11 February 2021

New approach to creating Alzheimer’s drugs helps identify two potential treatment leads

Scientists at the University of Sheffield have developed a new approach to creating drugs to treat Alzheimer’s disease which has identified two potential new therapies.

A 3D rendered image of a neuron cell network
  • A team of scientists have discovered two new compounds which are early leads for drugs to treat Alzheimer’s Disease
  • Unlike other treatments for this complex disease, the new compounds target multiple biological pathways involved in the development of Alzheimer’s Disease
  • Alzheimer’s Disease is the most common form of dementia and is responsible for 80 per cent of all dementia cases
  • The new approach could be used for other diseases with complex causes like cancer

Scientists at the University of Sheffield have developed a new approach to creating drugs to treat Alzheimer’s disease which has identified two potential new therapies.

As we live longer, all forms of dementia are increasing. Alzheimer’s Disease is the most common form of dementia, responsible for 80 per cent of cases, and is predicted to affect 150 million people worldwide in less than 30 years.

The new drug leads, discovered by a multidisciplinary team and led by scientists at the University of Sheffield, are able to target the three pillars that cause Alzheimer’s disease, and improve on previous approaches to developing new treatments for the debilitating disease.

The causes of Alzheimer’s Disease are complex, but it is known that two rogue versions of natural proteins are involved. The first, called beta amyloid (Aβ), triggers the formation of plaque around brain cells, preventing them from communicating properly. While the second, called Tau, forms toxic tangles inside the brain cell which stops it from transporting essential nutrients.

These two events are connected and scientists believe a third molecule, called PrP, is responsible as when it binds to the rogue Aβ it leads to the distinctive cognitive impairment and neurotoxicity seen in Alzheimer’s disease.

Together, Aβ, Tau and PrP are seen as the three pillars which cause Alzheimers disease. Yet, most recent drug trials for Alzeimers Disease have only targeted Aβ, by trying to prevent it causing plaques and inducing Tau to start tangling. This approach has so far proved to be unsuccessful.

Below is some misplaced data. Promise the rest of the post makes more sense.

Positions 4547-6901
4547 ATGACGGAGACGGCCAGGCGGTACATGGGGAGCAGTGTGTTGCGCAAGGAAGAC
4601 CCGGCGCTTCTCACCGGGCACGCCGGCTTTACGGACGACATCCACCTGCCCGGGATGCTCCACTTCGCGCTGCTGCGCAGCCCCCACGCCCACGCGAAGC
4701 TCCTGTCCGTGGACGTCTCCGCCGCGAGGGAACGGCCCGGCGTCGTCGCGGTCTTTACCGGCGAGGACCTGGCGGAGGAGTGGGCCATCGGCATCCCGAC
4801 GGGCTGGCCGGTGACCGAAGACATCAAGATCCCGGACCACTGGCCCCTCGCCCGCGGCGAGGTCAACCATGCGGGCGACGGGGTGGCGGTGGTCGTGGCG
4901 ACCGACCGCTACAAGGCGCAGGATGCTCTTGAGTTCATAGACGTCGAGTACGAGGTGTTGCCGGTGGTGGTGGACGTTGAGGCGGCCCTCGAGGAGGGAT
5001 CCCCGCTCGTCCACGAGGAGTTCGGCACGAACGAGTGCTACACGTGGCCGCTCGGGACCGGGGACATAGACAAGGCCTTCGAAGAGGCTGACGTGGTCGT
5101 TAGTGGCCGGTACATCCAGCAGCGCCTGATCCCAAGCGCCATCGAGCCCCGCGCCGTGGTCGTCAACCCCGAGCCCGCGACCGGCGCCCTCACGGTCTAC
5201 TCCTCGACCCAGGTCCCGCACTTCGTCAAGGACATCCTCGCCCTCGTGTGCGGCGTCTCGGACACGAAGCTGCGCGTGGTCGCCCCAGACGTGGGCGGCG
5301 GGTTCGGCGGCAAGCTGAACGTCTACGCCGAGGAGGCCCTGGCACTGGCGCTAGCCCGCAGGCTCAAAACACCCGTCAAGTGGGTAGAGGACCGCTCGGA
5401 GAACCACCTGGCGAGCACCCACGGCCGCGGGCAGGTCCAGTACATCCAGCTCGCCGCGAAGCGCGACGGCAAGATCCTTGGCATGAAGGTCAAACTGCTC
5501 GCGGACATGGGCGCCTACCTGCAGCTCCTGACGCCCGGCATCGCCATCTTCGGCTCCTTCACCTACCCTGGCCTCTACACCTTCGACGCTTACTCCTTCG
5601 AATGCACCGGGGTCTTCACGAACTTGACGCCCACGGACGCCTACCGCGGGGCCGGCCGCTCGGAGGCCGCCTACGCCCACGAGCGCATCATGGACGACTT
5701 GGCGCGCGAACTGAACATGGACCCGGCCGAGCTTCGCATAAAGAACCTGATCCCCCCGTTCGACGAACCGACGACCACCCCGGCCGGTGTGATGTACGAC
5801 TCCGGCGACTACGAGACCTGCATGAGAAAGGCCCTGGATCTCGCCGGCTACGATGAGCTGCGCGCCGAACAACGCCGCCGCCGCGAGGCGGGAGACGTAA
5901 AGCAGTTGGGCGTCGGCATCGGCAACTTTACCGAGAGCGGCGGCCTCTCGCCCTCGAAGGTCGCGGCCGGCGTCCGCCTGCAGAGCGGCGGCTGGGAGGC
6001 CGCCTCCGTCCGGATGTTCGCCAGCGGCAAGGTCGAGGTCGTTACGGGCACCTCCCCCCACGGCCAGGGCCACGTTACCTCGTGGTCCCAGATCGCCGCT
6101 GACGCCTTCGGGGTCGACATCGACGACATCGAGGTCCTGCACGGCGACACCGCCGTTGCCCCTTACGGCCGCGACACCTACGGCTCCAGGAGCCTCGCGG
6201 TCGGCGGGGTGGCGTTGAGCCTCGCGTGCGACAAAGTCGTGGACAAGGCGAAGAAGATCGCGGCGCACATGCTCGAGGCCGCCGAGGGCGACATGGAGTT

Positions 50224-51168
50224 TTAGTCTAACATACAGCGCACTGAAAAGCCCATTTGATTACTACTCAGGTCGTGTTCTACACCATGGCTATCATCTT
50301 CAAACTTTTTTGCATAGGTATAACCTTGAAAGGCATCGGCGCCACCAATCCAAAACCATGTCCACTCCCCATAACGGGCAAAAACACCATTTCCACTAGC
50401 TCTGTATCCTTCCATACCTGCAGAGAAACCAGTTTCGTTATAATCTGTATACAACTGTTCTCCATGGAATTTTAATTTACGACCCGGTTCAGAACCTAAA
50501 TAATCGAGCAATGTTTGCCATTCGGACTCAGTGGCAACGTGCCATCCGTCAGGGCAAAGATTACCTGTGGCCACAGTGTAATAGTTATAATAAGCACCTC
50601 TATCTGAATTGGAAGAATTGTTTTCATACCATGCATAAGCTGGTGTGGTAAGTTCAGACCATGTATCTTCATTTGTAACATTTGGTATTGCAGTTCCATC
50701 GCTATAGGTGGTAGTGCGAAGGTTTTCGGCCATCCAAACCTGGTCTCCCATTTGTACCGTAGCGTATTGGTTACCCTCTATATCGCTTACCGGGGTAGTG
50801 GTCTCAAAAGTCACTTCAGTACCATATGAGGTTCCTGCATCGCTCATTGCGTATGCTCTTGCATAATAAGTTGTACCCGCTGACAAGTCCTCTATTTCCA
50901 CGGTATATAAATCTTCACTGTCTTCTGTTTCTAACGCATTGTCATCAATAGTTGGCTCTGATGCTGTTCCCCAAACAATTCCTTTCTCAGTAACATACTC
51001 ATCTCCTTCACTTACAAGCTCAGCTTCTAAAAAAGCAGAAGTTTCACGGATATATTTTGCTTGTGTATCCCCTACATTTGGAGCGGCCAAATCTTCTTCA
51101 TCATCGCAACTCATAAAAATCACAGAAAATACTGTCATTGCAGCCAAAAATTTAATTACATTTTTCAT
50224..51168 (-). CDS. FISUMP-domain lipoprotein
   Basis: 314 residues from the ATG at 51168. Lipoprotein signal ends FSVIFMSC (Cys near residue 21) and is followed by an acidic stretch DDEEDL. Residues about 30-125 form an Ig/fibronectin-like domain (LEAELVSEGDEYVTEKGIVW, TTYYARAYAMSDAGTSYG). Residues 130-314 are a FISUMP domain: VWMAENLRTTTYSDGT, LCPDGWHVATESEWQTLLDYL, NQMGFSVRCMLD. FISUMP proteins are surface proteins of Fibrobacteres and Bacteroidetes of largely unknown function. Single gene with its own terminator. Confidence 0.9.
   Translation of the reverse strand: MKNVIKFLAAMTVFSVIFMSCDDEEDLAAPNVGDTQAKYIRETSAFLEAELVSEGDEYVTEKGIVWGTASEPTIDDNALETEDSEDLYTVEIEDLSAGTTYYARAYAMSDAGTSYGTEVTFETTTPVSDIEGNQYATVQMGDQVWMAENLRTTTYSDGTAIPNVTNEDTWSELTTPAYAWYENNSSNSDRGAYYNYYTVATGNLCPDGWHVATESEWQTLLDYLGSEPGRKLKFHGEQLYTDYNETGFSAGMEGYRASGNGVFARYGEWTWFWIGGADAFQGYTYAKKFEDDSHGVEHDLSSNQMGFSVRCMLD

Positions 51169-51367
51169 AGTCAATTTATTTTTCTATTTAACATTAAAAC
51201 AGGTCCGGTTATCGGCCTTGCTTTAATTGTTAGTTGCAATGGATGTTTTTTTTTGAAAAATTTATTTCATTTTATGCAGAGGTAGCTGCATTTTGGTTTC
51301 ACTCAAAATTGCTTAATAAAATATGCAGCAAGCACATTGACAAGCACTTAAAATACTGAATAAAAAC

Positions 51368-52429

The Sheffield team has identified two new drug leads that not only bind to Aβ, but block its interaction with PrP and disrupts the formation of Tau tangles.

Professor Beining Chen, Professor of Medicinal Chemistry at the University of Sheffield, said: “Over 50 million people are thought to be living with Alzheimer’s disease, despite recent clinical trials there have been no successful drug leads which target all three key players that cause this complex disease.

“Our project was aimed at tackling the tough challenges in drug discovery and this is our first breakthrough in using a multi-targeted approach to identify new leads against a multifactorial disease like Alzheimer’s. Not only have we developed a new approach to creating treatments for Alzheimer’s, we have identified two new drug leads.

“We are very pleased that this collective effort which has involved multiple academic and industrial partners has been so successful.”

The team was able to find these compounds through a multi-step molecular-sifting process. They began by using computer programs to search through thousands of molecules to identify promising drug leads. These then went through a combination of test tube experiments to find which compounds bound Aβ best, leading to six lead candidates that were then tested in stem-cell models.

These final tests filtered the results down to two compounds that targeted all three pathways involved in the development of Alzheimer’s disease. The team now hopes to gain funding to further their research by optimising these new compounds into drug candidates for pre-clinical and clinical studies.


Additional information 

Chemical Science - full paper

The University of Sheffield's Department of Chemistry

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